In general, the results presented in this Subsection have shown that in the case of samples characterized by non-straight phase jump lines (e.g., samples with surface roughness), the detection errors may straddle the phase jump lines or lie in between them. However, irrespective of the location of the detection errors, the errors are successfully removed in the Path I and Path III reconstruction routes. The two paths also ensure the effective removal of all three types of noise from the wrapped phase map. In other words, both paths are robust toward noise and detection errors and achieve a reliable reconstruction performance as a result. However, the Path II route fails to converge since a lot of noise causes the algorithm to miss the most correct and non-noisy unwrapping paths. Compared to the Path I result of Fig. 24(a), the corresponding Path II result, as shown in Fig. 27(a)
Fig. 27 Comparisons in the Path II reconstruction results. (a) Corresponding Path I result of Fig. 24(a), (b) corresponding Path I result of Fig. 25(c), and (c) corresponding Path III result of Fig. 26(c).
, is not convergent. Again, compared to the Path I result of Fig. 25(c), the corresponding and non-convergent Path II result is shown in Fig. 27(b). However, as shown in Fig. 27(c), the Path II result is convergent, which is similar to the Path III result of Fig. 26(c). The runtimes of Figs. 27(a) and 27(b) were found to be 10631 s and 10674 s, which both involved 1500 local and global iterations. And thus, the Path II route fails to converge. An inspection of the runtime data of 2269 s in Fig. 27(c) revealed that the CA unwrapping procedure involved 468 local iterations and 4 global iterations. Therefore, compared to the runtime of 646 s in the Path III route, the Path II route spent more runtime (i.e. 2269 s) to converge. In other words, the Path II route is more difficult to converge than the Path III route.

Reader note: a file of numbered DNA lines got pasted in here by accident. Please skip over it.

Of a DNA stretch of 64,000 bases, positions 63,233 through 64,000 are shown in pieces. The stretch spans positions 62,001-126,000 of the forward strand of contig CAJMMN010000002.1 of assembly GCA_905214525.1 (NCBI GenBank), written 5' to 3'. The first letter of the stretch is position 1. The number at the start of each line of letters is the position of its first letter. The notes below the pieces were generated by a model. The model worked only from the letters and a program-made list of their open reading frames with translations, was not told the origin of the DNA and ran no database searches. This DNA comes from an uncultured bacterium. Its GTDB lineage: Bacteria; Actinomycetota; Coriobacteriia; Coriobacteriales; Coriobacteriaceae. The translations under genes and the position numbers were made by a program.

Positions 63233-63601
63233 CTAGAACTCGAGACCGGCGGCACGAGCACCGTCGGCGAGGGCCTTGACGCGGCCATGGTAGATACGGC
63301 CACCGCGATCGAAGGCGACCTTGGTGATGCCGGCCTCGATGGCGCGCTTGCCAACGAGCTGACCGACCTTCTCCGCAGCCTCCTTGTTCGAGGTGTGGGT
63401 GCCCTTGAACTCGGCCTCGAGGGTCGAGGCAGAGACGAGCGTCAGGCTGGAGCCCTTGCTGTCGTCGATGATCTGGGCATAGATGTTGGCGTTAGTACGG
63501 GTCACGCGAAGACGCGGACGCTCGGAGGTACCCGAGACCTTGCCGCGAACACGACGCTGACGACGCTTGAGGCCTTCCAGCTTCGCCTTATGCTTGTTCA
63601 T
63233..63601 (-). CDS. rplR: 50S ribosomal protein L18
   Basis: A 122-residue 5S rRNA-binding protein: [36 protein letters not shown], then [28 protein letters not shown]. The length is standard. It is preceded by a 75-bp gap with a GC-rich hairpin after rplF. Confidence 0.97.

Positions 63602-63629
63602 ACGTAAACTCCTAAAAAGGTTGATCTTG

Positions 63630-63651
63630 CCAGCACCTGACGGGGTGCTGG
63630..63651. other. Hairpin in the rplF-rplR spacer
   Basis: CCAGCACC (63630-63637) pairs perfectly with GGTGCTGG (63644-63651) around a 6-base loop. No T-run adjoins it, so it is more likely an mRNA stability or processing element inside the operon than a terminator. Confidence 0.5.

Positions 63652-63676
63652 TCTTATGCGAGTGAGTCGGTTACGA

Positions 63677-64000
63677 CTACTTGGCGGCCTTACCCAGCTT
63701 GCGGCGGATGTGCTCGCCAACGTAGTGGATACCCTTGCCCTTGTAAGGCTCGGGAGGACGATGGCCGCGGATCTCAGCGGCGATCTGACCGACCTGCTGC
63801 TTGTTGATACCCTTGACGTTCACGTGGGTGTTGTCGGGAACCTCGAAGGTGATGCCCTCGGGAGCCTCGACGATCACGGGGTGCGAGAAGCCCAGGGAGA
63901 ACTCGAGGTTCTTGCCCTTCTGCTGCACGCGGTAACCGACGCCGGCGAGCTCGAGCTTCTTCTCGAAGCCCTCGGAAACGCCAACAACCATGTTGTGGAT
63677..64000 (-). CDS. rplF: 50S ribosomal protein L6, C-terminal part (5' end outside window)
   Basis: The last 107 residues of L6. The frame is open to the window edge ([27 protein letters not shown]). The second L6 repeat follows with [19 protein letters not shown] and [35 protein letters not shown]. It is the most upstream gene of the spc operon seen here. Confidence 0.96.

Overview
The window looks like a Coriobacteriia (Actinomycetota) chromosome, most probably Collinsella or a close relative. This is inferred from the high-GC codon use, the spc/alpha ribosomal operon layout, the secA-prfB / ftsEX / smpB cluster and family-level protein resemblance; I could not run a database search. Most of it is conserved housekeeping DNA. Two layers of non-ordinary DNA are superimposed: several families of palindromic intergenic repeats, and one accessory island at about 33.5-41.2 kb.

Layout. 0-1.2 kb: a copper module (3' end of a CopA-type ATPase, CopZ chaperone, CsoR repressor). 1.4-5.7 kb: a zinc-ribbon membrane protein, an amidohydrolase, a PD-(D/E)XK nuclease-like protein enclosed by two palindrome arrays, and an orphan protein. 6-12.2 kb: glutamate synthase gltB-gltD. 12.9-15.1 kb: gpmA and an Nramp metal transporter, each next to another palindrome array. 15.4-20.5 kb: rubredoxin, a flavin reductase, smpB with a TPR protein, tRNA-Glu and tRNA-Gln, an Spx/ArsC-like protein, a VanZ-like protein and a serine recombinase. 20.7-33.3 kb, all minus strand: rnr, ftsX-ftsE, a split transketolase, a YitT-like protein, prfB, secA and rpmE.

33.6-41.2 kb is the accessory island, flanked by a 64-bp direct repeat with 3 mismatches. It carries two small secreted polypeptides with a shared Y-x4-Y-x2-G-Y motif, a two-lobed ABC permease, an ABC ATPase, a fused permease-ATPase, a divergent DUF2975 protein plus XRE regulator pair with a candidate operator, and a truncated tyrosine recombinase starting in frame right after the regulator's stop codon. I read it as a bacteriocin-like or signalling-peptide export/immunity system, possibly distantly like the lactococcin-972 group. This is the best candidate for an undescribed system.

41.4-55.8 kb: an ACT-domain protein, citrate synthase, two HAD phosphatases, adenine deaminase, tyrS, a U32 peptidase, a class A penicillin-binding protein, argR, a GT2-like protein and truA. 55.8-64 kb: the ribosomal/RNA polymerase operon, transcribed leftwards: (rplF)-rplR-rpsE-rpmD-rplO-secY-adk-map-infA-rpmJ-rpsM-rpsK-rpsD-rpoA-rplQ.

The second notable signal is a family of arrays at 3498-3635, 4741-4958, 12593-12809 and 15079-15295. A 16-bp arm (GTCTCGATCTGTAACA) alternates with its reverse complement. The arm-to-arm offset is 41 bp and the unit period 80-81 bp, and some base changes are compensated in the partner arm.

5.3 Sensitivity evaluation of Path I and Path III reconstruction paths using sample with two different height discontinuities

The sensitivity of the Path I and Path III reconstruction paths was evaluated using a sample containing two discontinuities with different heights. Path II reconstruction route was not demonstrated since the path-independent CA algorithm caused it to fail (or be difficult) to converge, as described in Subsection 5.2. Moreover, Path III also used the CA algorithm and the runtime of Path III was shorter than that of Path II. Therefore, this subsection demonstrated the representative reconstruction paths, Path I for the path-dependent MACY algorithm and Path III for the path-independent CA algorithm. Figures 28(a)